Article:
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Astron. Astrophys. 348, 524-532 (1999)

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1. Introduction

Barnes & Evans (1976) showed that a tight relation exists between the visual surface brightness and the colour of giants. Such a relation allows to determine the angular diameter and, if the distance is known, the radius of a star from photometric data alone (Lacy 1977, Dumm & Schild 1998). Lacy assumed that the Barnes-Evans relation derived for giants holds also for dwarfs, but this has never been actually proved.

For giants, additional measurements of the angular diameters have become available in recent years (Dumm & Schild 1998, Dyck et al. 1998, and references therein). Angular diameters of dwarfs can so far not be measured directly, but can be derived from bolometric fluxes and temperatures or, more accurately, from flux scaling of model atmospheres to the low-resolution optical/IR overall spectral energy distributions. Leggett et al. (1996, hereafter L96) have applied this method to 16 M-dwarfs using the advanced NextGen M-dwarf model atmospheres of Hauschildt et al. (1999). There is excellent agreement between the L96 radii and those predicted by recent stellar models (Baraffe et al. 1998, hereafter BCAH98; see the comparisons made in L96 and in Beuermann et al. 1998, henceforth Paper I). This convergence of theory and observation is generally regarded as a breakthrough and an important step towards a temperature and radius scale of stars on the lower main sequence, although there is still some concern about the remaining differences (e.g. Clemens et al. 1998).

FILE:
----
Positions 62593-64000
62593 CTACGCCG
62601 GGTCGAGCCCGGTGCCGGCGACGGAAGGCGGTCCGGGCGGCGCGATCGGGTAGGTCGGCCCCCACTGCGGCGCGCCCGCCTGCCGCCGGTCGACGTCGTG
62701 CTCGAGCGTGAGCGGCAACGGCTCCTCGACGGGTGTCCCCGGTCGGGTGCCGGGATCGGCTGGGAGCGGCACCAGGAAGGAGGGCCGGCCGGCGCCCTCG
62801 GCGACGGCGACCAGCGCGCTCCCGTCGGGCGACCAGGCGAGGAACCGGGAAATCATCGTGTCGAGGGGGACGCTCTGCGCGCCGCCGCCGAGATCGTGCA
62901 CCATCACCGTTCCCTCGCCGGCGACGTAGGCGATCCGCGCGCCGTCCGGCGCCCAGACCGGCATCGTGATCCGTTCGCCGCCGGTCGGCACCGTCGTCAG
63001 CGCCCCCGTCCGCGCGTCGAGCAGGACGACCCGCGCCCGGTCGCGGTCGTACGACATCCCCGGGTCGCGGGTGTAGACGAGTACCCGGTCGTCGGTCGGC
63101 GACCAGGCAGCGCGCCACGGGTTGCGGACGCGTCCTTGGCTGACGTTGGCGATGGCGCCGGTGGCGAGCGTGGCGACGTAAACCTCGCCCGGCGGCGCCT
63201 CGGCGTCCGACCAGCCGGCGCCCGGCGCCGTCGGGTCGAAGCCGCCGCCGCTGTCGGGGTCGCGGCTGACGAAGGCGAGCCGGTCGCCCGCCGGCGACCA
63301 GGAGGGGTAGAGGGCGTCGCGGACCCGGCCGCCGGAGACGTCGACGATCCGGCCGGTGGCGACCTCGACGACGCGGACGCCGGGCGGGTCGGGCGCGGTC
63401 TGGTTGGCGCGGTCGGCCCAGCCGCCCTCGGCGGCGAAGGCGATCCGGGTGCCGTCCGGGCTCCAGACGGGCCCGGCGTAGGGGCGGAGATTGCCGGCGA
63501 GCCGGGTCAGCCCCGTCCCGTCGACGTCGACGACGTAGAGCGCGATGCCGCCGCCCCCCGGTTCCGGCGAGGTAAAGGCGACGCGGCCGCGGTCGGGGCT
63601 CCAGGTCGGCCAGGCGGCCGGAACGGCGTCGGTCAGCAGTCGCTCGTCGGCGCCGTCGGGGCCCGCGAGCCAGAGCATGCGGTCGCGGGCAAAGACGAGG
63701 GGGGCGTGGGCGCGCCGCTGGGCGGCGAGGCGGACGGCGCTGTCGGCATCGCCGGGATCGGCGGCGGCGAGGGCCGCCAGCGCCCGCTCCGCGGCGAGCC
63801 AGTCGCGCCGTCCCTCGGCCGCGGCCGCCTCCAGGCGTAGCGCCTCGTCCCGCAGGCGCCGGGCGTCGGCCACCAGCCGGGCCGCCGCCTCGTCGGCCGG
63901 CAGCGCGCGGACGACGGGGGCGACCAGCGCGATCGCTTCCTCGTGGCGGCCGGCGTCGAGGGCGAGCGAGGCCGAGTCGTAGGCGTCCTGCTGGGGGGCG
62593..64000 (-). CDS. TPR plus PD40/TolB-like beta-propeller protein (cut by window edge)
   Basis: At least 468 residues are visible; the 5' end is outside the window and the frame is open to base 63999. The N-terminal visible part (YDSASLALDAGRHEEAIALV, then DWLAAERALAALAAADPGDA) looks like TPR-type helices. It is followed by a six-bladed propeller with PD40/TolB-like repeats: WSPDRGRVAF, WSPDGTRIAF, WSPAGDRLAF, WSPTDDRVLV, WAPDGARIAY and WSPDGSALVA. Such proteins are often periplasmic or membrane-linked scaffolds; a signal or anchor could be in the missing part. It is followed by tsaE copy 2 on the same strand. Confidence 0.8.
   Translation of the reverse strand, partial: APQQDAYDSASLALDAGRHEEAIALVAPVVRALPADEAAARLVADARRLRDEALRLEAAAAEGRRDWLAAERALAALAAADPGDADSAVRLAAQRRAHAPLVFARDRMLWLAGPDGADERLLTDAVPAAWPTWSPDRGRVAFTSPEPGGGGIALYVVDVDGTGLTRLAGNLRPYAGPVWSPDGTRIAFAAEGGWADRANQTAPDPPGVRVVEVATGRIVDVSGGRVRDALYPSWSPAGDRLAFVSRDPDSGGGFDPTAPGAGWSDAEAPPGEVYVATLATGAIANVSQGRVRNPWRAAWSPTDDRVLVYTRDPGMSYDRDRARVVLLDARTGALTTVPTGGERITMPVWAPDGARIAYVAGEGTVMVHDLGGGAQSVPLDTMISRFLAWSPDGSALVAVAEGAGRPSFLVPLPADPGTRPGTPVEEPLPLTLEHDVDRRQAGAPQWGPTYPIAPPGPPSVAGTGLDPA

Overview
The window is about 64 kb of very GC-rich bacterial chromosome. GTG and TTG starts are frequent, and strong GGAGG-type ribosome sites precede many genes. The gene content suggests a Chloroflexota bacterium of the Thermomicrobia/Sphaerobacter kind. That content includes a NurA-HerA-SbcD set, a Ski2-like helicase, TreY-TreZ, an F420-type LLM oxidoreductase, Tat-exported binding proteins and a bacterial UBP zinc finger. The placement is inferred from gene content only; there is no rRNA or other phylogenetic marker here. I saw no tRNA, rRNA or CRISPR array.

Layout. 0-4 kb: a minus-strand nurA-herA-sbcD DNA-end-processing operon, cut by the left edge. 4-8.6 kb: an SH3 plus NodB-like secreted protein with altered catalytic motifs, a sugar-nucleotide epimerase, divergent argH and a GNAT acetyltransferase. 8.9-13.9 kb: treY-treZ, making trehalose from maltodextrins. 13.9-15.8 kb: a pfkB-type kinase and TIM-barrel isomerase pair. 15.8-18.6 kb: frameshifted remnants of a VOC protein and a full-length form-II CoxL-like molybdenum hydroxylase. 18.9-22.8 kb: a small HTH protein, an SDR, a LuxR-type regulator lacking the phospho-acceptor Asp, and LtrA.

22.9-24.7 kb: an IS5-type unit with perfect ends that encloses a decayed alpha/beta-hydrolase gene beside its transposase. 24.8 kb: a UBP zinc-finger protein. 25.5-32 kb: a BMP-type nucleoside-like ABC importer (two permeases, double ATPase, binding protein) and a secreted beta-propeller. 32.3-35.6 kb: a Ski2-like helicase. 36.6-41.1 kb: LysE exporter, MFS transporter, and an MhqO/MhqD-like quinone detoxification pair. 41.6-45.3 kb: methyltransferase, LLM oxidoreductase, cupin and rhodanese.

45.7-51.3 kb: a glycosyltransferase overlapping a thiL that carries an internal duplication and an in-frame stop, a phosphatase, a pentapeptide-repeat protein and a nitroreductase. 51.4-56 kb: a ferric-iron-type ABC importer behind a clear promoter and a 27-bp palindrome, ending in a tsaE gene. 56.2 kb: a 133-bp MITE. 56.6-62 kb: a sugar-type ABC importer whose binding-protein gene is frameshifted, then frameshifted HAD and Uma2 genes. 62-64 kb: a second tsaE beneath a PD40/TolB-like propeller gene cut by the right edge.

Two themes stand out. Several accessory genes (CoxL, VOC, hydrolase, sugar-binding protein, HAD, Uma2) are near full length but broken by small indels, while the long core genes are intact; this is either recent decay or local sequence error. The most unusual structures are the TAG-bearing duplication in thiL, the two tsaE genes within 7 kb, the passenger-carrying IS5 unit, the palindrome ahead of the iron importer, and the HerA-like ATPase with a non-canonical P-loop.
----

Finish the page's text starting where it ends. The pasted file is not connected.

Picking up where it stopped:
In this paper, we use the results of L96 to derive the surface brightness of M-dwarfs. We then show that the visual surface brightness vs. Cousins [FORMULA] relationships for M-dwarfs differs from that of M-giants in a colour-dependent way and find a close agreement between observationally determined and theoretically predicted gravity dependencies (BCAH98, Alibert et al. 1999, Hauschildt et al. in preparation). We, furthermore, show that M-dwarfs display a metallicity dependence of the surface brightness in the infrared K-band which also agrees with that predicted. The good agreement between theory and observation increases our confidence in the derived Barnes-Evans relations and the implied radius scale of M-dwarfs.

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© European Southern Observatory (ESO) 1999

Online publication: July 26, 1999
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